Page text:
The internet and digital television could be the new Klondike for hi-tech criminals, Marlborough Stirling has warned.
Although there is still a need for Government legislation, Marlborough Stirling said that, in the meantime, it was committed to providing the most protective technology available to front its applications.
David Edwards, Marlborough Stirling’s director of e-commerce, said that some of the more recent high profile cases reported in the media, including mobile phone bandits who stole £1m worth of premium rate calls from Scotland Yard’s own switchboard, had created a climate where the public’s fear of electronic crime may become greater than the actual risk.
Detailed statistics on the extent of electronic swindles in the UK have yet to be published as the sector is so young.
However, latest figures from PricewaterhouseCoopers show fraudulent internet transactions in the US are now responsible for half of the nation’s £20bn total fraud.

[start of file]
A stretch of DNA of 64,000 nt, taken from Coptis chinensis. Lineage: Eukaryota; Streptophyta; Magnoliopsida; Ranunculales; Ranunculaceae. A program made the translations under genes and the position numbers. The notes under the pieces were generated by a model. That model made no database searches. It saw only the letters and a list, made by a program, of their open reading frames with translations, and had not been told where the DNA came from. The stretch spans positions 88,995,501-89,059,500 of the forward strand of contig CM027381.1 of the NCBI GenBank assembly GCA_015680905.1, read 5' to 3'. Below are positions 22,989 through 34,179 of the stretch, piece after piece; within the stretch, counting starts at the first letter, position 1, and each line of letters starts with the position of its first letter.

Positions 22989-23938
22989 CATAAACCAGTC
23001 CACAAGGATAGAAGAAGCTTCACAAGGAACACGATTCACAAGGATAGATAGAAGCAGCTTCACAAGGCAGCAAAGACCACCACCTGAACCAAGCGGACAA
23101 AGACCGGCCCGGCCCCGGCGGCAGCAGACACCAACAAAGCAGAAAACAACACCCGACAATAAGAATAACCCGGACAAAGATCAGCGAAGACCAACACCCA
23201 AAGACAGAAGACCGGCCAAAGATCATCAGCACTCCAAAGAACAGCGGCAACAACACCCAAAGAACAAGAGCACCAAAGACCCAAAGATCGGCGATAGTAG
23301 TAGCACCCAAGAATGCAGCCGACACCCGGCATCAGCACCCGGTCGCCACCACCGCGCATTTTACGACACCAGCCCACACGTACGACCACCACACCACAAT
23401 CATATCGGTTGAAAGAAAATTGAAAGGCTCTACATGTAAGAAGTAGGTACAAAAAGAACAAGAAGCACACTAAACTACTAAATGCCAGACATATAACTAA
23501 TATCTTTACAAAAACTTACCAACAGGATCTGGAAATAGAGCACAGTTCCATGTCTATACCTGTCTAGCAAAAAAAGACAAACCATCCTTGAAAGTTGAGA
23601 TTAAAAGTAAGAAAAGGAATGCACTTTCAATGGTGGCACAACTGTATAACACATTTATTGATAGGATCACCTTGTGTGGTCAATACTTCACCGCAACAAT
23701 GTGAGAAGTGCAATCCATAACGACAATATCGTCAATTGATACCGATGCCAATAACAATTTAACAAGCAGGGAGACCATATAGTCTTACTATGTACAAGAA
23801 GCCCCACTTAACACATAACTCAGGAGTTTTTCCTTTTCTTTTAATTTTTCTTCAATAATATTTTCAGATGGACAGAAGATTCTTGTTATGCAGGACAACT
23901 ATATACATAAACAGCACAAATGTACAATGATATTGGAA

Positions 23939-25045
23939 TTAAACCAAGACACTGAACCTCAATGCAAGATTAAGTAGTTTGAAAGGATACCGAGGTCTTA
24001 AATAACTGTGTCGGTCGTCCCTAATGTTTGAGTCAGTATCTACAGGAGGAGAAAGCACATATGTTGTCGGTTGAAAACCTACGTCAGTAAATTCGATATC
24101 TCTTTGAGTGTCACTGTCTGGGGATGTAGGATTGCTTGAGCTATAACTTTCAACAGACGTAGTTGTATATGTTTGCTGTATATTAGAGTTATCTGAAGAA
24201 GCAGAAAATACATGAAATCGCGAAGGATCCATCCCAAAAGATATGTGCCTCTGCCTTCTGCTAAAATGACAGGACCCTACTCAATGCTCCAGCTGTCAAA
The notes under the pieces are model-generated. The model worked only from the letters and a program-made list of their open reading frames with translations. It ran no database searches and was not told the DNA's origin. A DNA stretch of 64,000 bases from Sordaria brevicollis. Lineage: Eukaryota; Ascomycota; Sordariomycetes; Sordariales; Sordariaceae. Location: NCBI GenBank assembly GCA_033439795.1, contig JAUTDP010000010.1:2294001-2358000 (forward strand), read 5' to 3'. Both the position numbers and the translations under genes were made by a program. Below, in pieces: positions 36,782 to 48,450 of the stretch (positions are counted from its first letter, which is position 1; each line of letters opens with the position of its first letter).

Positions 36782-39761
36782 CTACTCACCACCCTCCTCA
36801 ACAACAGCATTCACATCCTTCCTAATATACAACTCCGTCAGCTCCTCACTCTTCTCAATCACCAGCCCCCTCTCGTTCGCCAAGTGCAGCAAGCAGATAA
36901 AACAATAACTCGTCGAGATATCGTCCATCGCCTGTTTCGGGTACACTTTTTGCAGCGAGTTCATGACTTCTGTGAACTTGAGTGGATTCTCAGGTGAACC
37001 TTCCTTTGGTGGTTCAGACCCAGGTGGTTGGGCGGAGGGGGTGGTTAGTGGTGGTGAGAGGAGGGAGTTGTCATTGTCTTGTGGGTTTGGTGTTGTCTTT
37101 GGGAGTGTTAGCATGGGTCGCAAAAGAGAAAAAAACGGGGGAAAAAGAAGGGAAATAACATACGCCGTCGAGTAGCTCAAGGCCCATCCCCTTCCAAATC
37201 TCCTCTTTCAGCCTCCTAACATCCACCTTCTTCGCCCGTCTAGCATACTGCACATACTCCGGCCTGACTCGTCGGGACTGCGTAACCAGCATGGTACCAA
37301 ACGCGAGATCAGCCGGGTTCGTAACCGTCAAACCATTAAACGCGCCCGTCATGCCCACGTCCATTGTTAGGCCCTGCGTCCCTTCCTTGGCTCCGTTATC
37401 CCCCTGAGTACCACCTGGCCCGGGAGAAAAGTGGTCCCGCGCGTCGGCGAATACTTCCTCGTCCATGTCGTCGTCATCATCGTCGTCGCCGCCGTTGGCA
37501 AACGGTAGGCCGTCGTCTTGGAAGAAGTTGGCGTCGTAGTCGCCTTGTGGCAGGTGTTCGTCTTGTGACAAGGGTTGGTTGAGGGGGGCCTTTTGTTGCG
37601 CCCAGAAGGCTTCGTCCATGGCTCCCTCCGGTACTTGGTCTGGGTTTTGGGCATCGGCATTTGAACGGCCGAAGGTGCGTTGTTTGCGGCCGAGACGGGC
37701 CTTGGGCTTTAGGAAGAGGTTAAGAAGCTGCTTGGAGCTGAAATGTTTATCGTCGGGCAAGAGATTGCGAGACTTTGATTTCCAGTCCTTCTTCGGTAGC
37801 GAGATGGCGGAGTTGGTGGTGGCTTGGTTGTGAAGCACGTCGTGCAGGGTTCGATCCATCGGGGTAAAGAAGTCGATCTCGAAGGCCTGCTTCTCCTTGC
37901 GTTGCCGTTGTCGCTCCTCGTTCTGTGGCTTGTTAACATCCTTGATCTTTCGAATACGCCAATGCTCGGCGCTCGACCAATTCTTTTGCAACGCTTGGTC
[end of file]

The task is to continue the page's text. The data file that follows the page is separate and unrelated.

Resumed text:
Edwards said: “Criminals may, at this very moment, be dedicating themselves to working out how to hack into financial services transactions on the internet or interactive TV. The Metropolitan Police computer crime unit has been reported saying that the internet was creating a whole new class of criminal.
“They might be iniquitous, but they are also extremely clever and technologically astute, and they are determined to exploit what they see as a vast new area for highly profitable activity.”
Although the risk to lenders and borrowers is minimal, where the correct infrastructures have been set up, security should not be taken lightly.
Edwards added: “There is no point in having the technology if you do not use it properly. You need to carry out penetration tests on a regular basis , perhaps using so-called ‘ethical hackers’ to check accounts are secure.”